Icon’s new signage brings harmony to Colston Hall, Bristol’s leading concert venue.

16th September 2009

Icon has successfully completed a full audit, redesign and installation of all visitor and way-finding signage for the recently refurbished Colston Hall in Bristol. Icon was called in by the hall’s management team as the new foyer building neared completion and undertook a full audit of the requirements to ensure that the new signage would enhance the visitor experience.

Simon Boulding, account manager at Icon commented; “The general design of the new foyer is open plan however the management team and architects had stipulated that all signage should be wall mounted. This provided us with a real challenge. To get a better picture of the issues the hall had with its current way-finding signage and how it would be affected with the new entrances and pedestrian flow, our first step was to complete a full signage audit within the current theatre site. From the results of this a full way-finding scheme was devised, taking into account the lack of actual walls due to the open plan nature of the new building.”

The designers of the Hall’s new brand had created a distinctive logo, which Icon needed to translate into the signage look. Icon submitted a range of designs and colour swatches on various substrates for approval. Once the artwork was approved, Icon had of just 2 weeks for the production and install of the signage. The grand public opening is taking place on September 18th.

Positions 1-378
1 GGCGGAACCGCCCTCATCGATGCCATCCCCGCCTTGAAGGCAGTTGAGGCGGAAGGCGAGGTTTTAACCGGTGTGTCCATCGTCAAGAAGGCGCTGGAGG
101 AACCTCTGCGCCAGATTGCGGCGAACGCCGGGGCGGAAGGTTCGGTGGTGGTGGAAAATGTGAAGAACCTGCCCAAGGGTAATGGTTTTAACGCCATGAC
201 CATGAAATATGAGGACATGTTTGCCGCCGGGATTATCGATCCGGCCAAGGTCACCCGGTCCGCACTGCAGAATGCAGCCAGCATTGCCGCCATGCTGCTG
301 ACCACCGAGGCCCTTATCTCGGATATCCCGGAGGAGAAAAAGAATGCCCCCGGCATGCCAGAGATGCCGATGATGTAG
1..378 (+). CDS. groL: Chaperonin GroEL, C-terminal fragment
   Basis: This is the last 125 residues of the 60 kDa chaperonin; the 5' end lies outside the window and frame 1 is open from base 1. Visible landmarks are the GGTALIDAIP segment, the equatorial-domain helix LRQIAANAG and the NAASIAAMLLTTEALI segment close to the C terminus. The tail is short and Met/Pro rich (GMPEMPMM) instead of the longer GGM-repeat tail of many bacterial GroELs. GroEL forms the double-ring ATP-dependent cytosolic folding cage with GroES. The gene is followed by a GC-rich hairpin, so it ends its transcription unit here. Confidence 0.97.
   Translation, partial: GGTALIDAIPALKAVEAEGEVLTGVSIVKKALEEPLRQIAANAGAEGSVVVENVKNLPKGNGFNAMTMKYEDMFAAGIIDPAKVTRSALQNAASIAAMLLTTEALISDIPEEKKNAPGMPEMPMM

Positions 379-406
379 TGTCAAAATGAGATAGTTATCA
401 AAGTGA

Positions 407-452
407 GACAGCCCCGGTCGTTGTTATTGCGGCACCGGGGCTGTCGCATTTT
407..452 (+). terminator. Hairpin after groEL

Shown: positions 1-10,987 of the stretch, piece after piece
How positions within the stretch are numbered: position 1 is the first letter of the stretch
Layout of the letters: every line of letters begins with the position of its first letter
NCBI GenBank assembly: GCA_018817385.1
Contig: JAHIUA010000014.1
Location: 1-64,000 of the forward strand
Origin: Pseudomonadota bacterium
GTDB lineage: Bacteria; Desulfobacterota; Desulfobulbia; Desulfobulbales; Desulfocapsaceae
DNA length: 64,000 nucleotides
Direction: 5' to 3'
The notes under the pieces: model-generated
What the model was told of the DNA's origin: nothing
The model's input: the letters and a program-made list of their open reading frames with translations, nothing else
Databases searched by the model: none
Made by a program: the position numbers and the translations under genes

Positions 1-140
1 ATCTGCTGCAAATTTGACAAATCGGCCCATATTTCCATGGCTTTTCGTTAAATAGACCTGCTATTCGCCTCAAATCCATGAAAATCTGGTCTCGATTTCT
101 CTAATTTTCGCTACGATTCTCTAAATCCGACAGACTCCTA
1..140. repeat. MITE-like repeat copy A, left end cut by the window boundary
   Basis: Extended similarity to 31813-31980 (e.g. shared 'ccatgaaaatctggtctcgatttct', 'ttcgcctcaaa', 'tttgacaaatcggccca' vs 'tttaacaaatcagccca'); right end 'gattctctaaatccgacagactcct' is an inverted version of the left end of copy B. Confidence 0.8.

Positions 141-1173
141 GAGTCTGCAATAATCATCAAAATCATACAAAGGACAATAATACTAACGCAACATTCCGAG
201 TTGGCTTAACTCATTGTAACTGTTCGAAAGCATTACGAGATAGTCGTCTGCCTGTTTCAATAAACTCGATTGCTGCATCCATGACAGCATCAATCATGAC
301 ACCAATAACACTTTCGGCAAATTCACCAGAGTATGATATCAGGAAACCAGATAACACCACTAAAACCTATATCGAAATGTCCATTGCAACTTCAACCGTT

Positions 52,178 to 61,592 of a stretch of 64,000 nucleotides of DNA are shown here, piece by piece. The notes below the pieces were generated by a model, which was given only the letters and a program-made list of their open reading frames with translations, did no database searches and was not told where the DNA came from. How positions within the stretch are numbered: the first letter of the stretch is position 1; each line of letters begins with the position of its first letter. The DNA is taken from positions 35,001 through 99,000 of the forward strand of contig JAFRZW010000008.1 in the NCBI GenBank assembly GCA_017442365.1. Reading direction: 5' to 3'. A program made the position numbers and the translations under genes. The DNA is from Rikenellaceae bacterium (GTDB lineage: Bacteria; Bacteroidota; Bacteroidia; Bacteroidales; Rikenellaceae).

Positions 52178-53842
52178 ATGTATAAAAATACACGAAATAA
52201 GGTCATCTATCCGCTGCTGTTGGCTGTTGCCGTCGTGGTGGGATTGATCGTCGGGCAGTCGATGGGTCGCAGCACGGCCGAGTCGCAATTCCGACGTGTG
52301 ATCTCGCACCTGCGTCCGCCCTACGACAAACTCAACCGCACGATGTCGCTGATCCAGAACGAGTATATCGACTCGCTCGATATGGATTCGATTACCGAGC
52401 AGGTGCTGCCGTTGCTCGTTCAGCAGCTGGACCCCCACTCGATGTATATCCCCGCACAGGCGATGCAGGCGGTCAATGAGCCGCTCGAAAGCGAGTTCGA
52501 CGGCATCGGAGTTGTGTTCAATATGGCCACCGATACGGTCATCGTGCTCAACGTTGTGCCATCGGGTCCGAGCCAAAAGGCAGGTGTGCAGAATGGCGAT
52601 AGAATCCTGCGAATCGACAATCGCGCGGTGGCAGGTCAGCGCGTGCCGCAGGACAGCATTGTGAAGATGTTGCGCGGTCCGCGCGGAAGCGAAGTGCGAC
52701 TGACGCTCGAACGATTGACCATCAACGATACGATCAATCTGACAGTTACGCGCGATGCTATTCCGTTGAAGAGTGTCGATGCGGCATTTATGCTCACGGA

Sarah Hodson, Marketing Manager at Colston Hall, said; “The signage scheme is a great success, and was completed on time and within a tight budget, with minimal disruption to running of the building, which continued throughout the installation programme. The signage scheme has added a new visual impact to the hall and the way-finding signage which was kept simple and to a minimum has been very well received by visitors.”

Icon produced a total of 200 signs, the largest of which measured 2000mm x 1000mm. Where wall mounting was not an option, signs were suspended from the ceilings. The signs were made of mixture of folded aluminum pans, flat dibond and computer cut vinyl livery and were produced at the company’s headquarters in Sidcup, Kent.